Low-gluten strain of wheat, which could be good news for people with gluten intolerance

Low-gluten strain of wheat, which could be good news for people with gluten intolerance

A low-gluten strain of wheat has been developed by scientists at the Institute of Sustainable Agriculture in Cordoba, Spain. This is good news for people with gluten intolerance or possibly even celiac disease.

The new cereal has been created using a gene-editing technique called CRISPR/Cas9 tool. 
CRISPR stands for Clustered Regularly Interspaced Short Palindromic Repeats and is a genetic modification technique. This technology has been used to eliminate the majority of the gliadins in wheat. These are the gluten proteins which cause most of the gluten intolerance issues for people triggering celiac disease in genetically predisposed individuals.

We show that CRISPR/Cas9 technology can be used to precisely and efficiently reduce the amount of α-gliadins in the seed kernel, providing bread and durum wheat lines with reduced immunoreactivity for gluten intolerant consumers. ~ Dr. Francisco Barro Losada, geneticist whose team carried out the research.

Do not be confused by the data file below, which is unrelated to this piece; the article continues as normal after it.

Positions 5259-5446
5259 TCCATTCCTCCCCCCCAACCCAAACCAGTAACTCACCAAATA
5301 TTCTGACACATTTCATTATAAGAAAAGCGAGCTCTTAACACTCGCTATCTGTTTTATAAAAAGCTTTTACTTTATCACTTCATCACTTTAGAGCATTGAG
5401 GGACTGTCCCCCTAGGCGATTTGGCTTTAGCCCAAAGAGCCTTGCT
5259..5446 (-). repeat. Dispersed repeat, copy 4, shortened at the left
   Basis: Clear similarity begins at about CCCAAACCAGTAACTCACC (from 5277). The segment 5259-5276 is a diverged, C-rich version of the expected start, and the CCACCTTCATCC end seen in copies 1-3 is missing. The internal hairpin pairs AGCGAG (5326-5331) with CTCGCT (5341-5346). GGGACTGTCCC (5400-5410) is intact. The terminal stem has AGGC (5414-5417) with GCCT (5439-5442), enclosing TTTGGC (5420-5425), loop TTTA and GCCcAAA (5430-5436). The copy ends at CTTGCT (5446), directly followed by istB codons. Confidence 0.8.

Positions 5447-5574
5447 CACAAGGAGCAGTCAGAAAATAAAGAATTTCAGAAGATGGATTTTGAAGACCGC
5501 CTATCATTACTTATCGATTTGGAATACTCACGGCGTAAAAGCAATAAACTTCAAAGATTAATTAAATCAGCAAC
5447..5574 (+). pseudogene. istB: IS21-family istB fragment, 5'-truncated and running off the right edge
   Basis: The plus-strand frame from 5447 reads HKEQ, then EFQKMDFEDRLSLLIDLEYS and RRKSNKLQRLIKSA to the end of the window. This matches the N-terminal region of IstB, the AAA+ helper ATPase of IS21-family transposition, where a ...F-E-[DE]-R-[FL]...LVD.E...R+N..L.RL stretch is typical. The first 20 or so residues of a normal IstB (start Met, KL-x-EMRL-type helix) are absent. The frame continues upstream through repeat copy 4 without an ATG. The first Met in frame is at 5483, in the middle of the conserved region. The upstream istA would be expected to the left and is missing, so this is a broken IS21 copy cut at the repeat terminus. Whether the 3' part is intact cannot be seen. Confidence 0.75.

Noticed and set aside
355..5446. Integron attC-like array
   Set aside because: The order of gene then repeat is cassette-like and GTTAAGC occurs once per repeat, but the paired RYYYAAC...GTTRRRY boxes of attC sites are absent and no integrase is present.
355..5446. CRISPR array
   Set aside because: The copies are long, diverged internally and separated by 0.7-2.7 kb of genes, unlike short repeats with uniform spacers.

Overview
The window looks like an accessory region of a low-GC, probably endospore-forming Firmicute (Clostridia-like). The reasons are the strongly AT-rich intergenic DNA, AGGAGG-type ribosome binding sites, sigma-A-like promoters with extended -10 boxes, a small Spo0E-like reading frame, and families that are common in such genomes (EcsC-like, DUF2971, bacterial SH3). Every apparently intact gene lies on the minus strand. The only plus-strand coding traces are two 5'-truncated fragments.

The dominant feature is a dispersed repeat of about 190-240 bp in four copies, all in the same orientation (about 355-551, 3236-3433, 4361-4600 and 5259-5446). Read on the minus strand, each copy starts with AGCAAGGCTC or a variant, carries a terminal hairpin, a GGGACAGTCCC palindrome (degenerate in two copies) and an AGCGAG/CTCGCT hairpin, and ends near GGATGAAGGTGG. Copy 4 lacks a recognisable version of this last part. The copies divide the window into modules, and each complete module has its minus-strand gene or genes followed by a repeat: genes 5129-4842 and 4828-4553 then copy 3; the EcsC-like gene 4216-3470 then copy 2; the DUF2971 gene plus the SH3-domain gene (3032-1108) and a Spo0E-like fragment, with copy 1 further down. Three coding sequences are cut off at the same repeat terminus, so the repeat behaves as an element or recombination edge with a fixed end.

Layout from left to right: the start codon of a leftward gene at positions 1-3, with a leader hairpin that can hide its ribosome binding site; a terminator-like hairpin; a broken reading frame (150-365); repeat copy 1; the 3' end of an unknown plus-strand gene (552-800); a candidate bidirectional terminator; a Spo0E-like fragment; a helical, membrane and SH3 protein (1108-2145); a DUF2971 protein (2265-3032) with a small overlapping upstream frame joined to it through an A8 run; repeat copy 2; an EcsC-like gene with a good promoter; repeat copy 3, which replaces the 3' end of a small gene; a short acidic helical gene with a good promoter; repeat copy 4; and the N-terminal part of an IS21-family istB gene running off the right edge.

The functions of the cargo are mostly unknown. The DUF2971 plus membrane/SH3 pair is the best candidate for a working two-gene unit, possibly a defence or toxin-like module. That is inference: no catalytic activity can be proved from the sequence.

Gluten is a protein found in wheat, rye, and barley. It's what gives bread it's soft texture and the lack of it is why many gluten free breads are just not soft like wheat bread.

Certain conditions can cause an adverse reaction to gluten. Many people with autoimmune disease report that they feel better when they remove gluten from their diet. 
Celiac disease is an autoimmune disorder that requires celiacs to completely remove gluten from their diets. Their immune systems respond incorrectly to gluten, which damages the gut lining and can lead to bloating, diarrhea, fatigue, malnutrition, anemia, brain damage and even gut cancers.

Let's hope that this low-gluten strain of wheat will soon be used to make low-gluten bread.

Journal Reference: Low-gluten, nontransgenic wheat engineered with CRISPR/Cas9.

You might also be interested in the video below in which 
Joseph Murray, M.D., a gastroenterologist and celiac disease expert at Mayo Clinic, discusses a journal article published in the American Journal of Gastroenterology about the diagnostic difference between celiac disease and non-celiac gluten sensitivity.

Scientists create Low-gluten strain of wheat

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